Exclusive: New Parma owner promises exciting football in long-term project
Patience is a virtue not often associated with Serie A clubs, among officials or supporters, but the new U.S. owners of Parma believe they and the ...
SportPatience is a virtue not often associated with Serie A clubs, among officials or supporters, but the new U.S. owners of Parma believe they and the team's fans have enough of it to build a bright long-term future.FILE PHOTO: Soccer Football - Serie A - Parma v Inter Milan - Stadio Ennio Tardini, Parma, Italy - June 28, 2020 General view inside the stadium before the match, as play resumes behind closed doors following the outbreak of the coronavirus disease (COVID-19) REUTERS/Jennifer Lorenzini
18 Sep 2020 06:30PMShare this contentBookmarkREUTERS: Patience is a virtue not often associated with Serie A clubs, among officials or supporters, but the new U.S. owners of Parma believe they and the team's fans have enough of it to build a bright long-term future.
Kyle Krause, chief executive of the Krause Group which completed the takeover on Friday, told Reuters he wanted Parma to develop young players and give fans a team that is"fun to watch, exciting on the field" - even if it won't happen overnight.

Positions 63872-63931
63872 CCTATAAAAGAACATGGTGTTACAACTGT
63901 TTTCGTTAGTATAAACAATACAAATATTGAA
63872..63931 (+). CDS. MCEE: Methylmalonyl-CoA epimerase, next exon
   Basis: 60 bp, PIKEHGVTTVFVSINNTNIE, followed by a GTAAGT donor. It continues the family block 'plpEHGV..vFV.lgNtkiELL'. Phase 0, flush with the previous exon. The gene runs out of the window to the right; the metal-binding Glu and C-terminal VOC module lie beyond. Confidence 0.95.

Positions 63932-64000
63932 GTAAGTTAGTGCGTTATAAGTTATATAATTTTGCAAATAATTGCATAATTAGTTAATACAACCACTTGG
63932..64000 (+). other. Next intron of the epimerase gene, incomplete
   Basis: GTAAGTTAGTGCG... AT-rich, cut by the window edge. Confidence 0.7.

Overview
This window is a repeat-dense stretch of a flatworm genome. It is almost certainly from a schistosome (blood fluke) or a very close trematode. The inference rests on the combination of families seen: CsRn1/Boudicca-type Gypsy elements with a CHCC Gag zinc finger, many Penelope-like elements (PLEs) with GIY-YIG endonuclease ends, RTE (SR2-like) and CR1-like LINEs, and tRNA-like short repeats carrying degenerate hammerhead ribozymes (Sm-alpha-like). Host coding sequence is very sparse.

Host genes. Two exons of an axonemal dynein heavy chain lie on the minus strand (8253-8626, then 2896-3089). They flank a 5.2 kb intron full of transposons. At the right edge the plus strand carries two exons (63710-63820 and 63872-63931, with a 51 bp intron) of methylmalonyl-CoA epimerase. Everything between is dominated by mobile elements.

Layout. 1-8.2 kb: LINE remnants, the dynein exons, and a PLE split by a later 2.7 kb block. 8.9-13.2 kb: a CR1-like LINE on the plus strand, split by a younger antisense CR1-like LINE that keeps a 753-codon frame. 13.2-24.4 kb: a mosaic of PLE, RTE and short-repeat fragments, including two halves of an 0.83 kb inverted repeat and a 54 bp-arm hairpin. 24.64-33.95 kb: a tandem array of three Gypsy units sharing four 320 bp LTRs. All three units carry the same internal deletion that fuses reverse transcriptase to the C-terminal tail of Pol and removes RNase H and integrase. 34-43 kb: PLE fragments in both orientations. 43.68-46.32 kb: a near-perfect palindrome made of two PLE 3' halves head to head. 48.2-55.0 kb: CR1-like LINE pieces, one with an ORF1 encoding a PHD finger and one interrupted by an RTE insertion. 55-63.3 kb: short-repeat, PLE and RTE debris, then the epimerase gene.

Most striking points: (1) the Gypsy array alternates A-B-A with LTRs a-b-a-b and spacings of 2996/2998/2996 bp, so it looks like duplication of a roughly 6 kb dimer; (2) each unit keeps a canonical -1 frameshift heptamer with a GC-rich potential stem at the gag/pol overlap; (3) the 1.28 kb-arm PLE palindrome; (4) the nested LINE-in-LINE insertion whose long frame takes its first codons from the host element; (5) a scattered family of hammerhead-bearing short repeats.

AdvertisementAdvertisementPatience will also be needed to get around Italy's unyielding bureaucracy and renovate the Stadio Tardini."I understand we are not going to be Juventus by January," Krause said in his first interview with a non-Italian media organisation as Parma owner and president.
"I see some presidents in Italian football, (and) around the world, become impatient fairly quickly and I think that can be unfortunate for the entire staff," he said."So I view this as a long-term investment, a long-term passion. For me, owning Parma is not about a near-term success."
AdvertisementAdvertisementParma are the latest Serie A club to come under North American ownership, following AC Milan, Fiorentina, Bologna and AS Roma.The takeover was the latest twist in the topsy-turvy history of the club who enjoyed a golden period during the 1990s - claiming two UEFA Cups, the 1993 European Cup Winners' Cup and three Italian Cups - but were relegated to the fourth tier after going bankrupt in 2015.
Remarkably, they won three straight promotions and returned to Serie A in 2018 and they have since finished 14th and 11th."You don't have to go that far back where people know Parma around the world and that history can give us something to aspire to," Krause said.
Krause wants the club to focus on young players."We see the development of players as a big part of what we do. We have got an excellent academy from an infrastructure standpoint, and the opportunity for us to grow and develop talent and have them play in the first team has to be priority one," he said.
"Some other Serie A teams have huge rosters, they bring in talent and loan out talent which is fine... but we are going to bring in talent and have them play for us."RED TAPEModernising the 27,000 Stadio Tardini is also among the plans even if other clubs have struggled to cut through the red tape.